Being the daughter of a print media editor has its downsides--I've inherited a marked impatience with slow storytelling. This is particularly challenging, since I have a dear, beloved, admired and respected friend who simply cannot tell a concise story. Try as he might to get to the frikkin' point in a timely fashion, I've come to believe his humors are balanced in such a way as to make him incapable of doing this. I simply resign myself to the fact that, when this friend gets to telling a story, I'd better take a seat and let him recount the tale his way, hoping that the payoff will be worth it. This is frequently the case, and that's why we remain friends.
I'll admit that there were several moments in the initial forty minutes (or maybe even hour) of the Spanish period gothic thriller "La Residencia" during which my mind wandered and I began to think that my time might be better spent elsewhere. This is a movie that takes its sweet time getting where it needs to be, but then makes a couple of astonishing plot turns that ultimately make the slow burn build-up entirely worthwhile. In that way, "La Residencia" is a lot like my dear, beloved, admired and respected friend--it's also a lot like him in that it enjoys seeing women in fancy dress put into compromising and sexualized situations, but that's a matter for his writing and not mine, I'm sure.
"La Residencia" is a very difficult movie to discuss without spoiling the viewing experience, so I'll do my best to keep to generalities. Hell, I know a few of you were sold by my mention of "period gothic thiller," so those folks might want to just stop here and track down a copy of this film now! It's all about mood and tone here, as is the case with the most effective gothic tales, trafficking as they do in distressed damsels, shadowy corridors, unspeakable secrets and deeply suppressed desires.
The all-girl boarding school of the title is either a powder keg, pressure cooker, simmering cauldron, or ticking time bomb of unrequited sexual tensions--feel free to pick your cliched description of choice. Enter Theresa, daughter of a single mother who is unable to afford her upkeep and sends her eighteen-year-old to live at an isolated French boarding school where she will be better cared for. As audience members, we're already on to the fact that this is one strict institution when an unfortunate student is sent to THE DISCIPLINE CHAMBER after having the chutzpath (that's Yiddish for "bad judgement," right...?) to disrupt dictation class. That's right--headmistress Madame Fourneau is one harsh bird, and she's not afraid to mete out a certain amount of Tough Love in order to keep her girls in line.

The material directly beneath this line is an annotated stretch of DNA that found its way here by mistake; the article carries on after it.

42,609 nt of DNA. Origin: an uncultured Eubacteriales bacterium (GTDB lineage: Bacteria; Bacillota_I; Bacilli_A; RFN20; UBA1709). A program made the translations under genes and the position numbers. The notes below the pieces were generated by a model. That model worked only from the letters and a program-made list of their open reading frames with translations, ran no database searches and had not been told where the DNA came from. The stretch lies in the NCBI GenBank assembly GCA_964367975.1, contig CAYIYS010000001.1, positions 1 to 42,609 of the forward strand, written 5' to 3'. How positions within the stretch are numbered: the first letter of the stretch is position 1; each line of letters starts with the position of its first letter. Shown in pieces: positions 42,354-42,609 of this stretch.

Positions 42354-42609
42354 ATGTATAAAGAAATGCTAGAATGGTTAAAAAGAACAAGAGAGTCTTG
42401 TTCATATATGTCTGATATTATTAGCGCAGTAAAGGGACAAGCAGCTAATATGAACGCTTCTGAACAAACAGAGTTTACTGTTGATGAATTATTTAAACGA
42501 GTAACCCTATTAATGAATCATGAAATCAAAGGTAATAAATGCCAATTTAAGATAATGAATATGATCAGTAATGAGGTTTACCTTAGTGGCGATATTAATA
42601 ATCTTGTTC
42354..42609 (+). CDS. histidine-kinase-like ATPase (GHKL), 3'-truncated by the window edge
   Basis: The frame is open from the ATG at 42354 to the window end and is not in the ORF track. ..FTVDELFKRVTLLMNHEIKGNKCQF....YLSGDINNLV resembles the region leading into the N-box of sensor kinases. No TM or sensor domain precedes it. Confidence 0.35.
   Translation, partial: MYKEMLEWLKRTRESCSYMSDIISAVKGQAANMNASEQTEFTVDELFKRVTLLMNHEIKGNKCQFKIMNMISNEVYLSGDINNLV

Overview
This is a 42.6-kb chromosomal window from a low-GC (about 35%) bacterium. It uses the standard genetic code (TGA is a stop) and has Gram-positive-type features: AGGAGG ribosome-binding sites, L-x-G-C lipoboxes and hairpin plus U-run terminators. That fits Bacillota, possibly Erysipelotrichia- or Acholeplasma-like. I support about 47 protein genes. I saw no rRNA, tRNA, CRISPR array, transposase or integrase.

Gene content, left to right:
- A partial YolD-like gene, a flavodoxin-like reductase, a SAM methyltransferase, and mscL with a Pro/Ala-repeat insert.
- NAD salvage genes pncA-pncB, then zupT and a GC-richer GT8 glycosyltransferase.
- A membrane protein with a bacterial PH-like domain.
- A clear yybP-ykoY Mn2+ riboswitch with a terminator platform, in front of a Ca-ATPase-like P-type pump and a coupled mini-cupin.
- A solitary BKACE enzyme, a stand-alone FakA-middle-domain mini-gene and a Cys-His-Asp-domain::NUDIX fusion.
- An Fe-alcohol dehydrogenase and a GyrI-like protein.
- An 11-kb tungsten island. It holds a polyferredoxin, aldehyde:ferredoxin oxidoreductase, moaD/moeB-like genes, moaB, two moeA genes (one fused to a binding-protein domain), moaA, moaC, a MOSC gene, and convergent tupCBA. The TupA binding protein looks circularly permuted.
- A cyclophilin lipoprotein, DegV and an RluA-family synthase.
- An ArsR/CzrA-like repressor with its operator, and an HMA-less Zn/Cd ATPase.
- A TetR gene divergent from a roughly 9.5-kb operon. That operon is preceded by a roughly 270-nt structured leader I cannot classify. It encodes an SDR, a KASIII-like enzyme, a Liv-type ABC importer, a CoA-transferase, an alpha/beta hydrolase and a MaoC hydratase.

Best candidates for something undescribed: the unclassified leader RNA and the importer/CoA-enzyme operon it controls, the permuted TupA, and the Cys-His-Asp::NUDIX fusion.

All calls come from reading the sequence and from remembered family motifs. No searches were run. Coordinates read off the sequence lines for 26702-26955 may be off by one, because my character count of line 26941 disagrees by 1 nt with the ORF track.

At this point, I know what you're thinking. All this talk of pent-up female desire, captivity, and DISCIPLINE sounds a whole heck of a lot like a Women In Prison film. In a very tangible way, "La Residencia" can be seen a gothic women in prison tale, with all of the metaphorical implications that might lie therein. There's the criticism of a repressive society, the exploration of the rotten core of the upper- and upper middle class, and the theme of innocence endangered in a landscape of decay and evil. It'd be remiss of us to forget that this is a Spanish production, and that country had some of the most restrictive censorship laws in Europe at the time this film was made. The "feel, don't show" emphasis of the film's structure works in its favor, creating a build-up of claustrophobic atmosphere as well as allowing for the kind of heavy-handed censor's cuts that would doubtless be required for a domestic release.
The cast is thoroughly superb and features familiar genre players Maribel Martin from "A Bell From Hell" and "Blood Spattered Bride" and John Moulder-Brown from "Ludwig" as well as "Vampire Circus." I appreciate the decision to keep histrionics to a minimum here--much as I appreciate a fine fit-pitching performance, the fact that this movie traffics in facial expressions, stolen glimpses, and unseen encounters makes it all the more sinister and adds a true horror to the film's final reveal.
To wrap things up--"La Residencia" is a period chiller of a movie that rewards one's patience handsomely. Take a few calming breaths, dim the lights, and seek out this movie--it's an offering in the finest "creepy old house" tradition that will not disappoint!